8 Things No One Told Me About Raising Children Alone

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By Marie Hickman, Guest Author - October 19, 2015

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When I divorced and moved halfway across the world, I thought I’d be able to raise my son alone. My son was a compliant kid. I had family nearby. I could easily juggle work and child-rearing; I was mature and accomplished, wasn’t I?

The real story? One month into raising my son alone, I realized how much I had overestimated my capabilities. Single motherhood has been a joy, but it also kicked me in the ass and it took three years for the dent to pop out.

It wasn’t just the day to day duties; it was the undertow of emotions and the rawness of living a completely different life that added to the challenge of raising a little human.

Along the way, I learned eight things no one told me about raising children alone.

1. Your life is not your own. My son, who is now 14, sees his dad a few times a year for extended periods, but I am it the rest of the time. Homework, school projects, extracurricular clubs and slumber parties come before dating, salon appointments, and sadly, the gym. The stress can be unbearable at times. I am striving for more balance, I really am.

2. You may not have the social capital you did when married. It’s sad but true that your children will be judged by their parents’ choices. And it’s unfair that divorced mothers still bear a stigma in many parts of the country. Your child will interact with kids from intact families, and you might feel a subtle prejudice. There is nothing more important than holding your head high. Don’t call attention to your marital status, financial problems, or horrible custody battle. In other words, learn from me.

3. There is no work-life balance. The pressure cooker of the modern workplace, where productivity reigns, is a harsh environment for many single moms. When I taught middle school, my heart broke for the kids who felt sick and did not have a parent available to come and get them. Then I became that parent. Finding mom-friendly jobs is one of the biggest hurdles. I can now work from home when needed, but I had to prove myself in a way that men generally don't have to. I just deal with it. Keeping a roof over my kid's head is more important.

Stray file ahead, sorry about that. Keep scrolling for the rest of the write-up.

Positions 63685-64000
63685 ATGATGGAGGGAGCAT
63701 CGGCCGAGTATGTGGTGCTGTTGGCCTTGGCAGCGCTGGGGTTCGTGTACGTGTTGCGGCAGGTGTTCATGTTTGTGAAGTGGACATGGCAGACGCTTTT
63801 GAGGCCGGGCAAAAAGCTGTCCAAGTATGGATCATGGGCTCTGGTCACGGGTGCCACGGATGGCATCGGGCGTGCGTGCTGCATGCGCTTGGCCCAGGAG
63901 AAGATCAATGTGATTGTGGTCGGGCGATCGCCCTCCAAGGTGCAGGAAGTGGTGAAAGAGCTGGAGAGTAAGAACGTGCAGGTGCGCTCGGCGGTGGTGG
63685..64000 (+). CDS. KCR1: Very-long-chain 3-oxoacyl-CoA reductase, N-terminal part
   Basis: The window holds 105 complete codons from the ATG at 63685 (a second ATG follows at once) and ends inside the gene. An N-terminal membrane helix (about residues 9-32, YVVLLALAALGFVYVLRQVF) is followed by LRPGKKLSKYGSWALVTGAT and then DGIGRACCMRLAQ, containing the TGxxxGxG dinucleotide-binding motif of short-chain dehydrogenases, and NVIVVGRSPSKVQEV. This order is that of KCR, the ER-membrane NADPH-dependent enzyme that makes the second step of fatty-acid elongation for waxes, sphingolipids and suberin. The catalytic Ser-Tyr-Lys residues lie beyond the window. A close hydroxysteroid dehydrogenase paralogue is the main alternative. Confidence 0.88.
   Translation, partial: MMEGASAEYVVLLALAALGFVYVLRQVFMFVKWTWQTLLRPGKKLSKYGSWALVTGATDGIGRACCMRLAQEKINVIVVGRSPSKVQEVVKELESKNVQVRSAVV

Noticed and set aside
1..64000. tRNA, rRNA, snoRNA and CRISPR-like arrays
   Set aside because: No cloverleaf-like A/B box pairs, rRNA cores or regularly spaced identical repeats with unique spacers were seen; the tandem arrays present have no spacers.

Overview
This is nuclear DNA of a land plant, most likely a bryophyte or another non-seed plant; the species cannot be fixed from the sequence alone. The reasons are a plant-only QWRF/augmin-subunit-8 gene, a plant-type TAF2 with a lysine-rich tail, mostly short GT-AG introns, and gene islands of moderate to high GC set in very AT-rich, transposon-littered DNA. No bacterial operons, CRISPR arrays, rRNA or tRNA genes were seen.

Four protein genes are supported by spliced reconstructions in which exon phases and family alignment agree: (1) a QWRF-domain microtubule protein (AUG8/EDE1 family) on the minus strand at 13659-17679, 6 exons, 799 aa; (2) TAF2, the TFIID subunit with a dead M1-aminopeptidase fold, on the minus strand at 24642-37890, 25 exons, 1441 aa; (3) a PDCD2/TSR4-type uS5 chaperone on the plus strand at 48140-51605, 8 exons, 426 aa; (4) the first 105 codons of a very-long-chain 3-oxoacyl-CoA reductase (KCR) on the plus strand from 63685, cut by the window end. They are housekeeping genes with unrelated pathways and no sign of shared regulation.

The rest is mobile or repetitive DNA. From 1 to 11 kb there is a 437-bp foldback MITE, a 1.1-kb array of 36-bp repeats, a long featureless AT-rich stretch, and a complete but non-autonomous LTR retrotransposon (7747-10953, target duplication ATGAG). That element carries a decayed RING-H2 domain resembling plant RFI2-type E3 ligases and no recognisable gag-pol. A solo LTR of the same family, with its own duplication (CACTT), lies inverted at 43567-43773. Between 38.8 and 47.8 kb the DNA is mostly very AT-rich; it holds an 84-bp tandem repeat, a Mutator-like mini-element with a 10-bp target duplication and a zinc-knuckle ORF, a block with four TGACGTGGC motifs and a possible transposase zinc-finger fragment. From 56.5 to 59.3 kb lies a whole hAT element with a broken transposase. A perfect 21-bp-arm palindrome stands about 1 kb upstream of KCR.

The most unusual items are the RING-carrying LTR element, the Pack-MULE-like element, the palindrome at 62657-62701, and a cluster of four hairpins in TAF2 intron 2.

4. You are not allowed to get sick. Have you ever felt so ill that you literally couldn’t get out of bed? If you have children, especially younger ones, you’d better have a reliable support system for those times when you feel like you’ve been hit by a truck. This leads me to my next point.

5. Your backups must have backups. Redundancy is the key to raising children alone. Some family members who I thought I could rely on turned out to have a lot of paperclip drawers that needed organizing. It’s vital to have three, four, five family members, friends or trusted sitters who can help you out at any time. Do as many favors as you can for anyone you put on your emergency list. Don’t ask for return favors except for true emergencies.

6. Dating will never be the same. You have kids and you met a nice man who has kids. Great! They can grow up together, be the Brady Bunch, or – wait! Stop right now. Before you hit the bar or join that online dating site looking for Mr. Right, remember that your kids might still pine for their intact family. They may not now, nor for many years, be ready for you to welcome another man into your home and your bed. Proceed with caution.

7. You have to say "No" that much louder. In fact, you don’t know how strong you are until you have to resist the siren’s call of toy commercials, tantrums in candy aisles, and the sticky guilt traps your kids will lay before you - especially if dad gives in after you've said no. Resist when it’s not right. You may be a horrible "doody-head," but you are an awesome mom. Trust me, they'll figure it out.

8. You will second guess your divorce, yourself and your life. You will ask yourself more than once, "What the hell am I doing?" Why did I give up the security of a spouse? Was he really that bad? Couldn’t I have stuck it out a few more years? Sometimes, staying together is in no one’s best interest; sometimes it’s impossible. When you second-guess your decision or your ability to carry on, just carry on. Your kids need you to be strong.   

Sure, all of this is easy for me to say. Someone told me the same things, and I had to crawl through the minefield for myself. You will have to find your own way through solo parenting, complete with the negative feelings it brings: guilt, anger, sadness. So will your kids. Just remember, you are stronger than you know, you really are.

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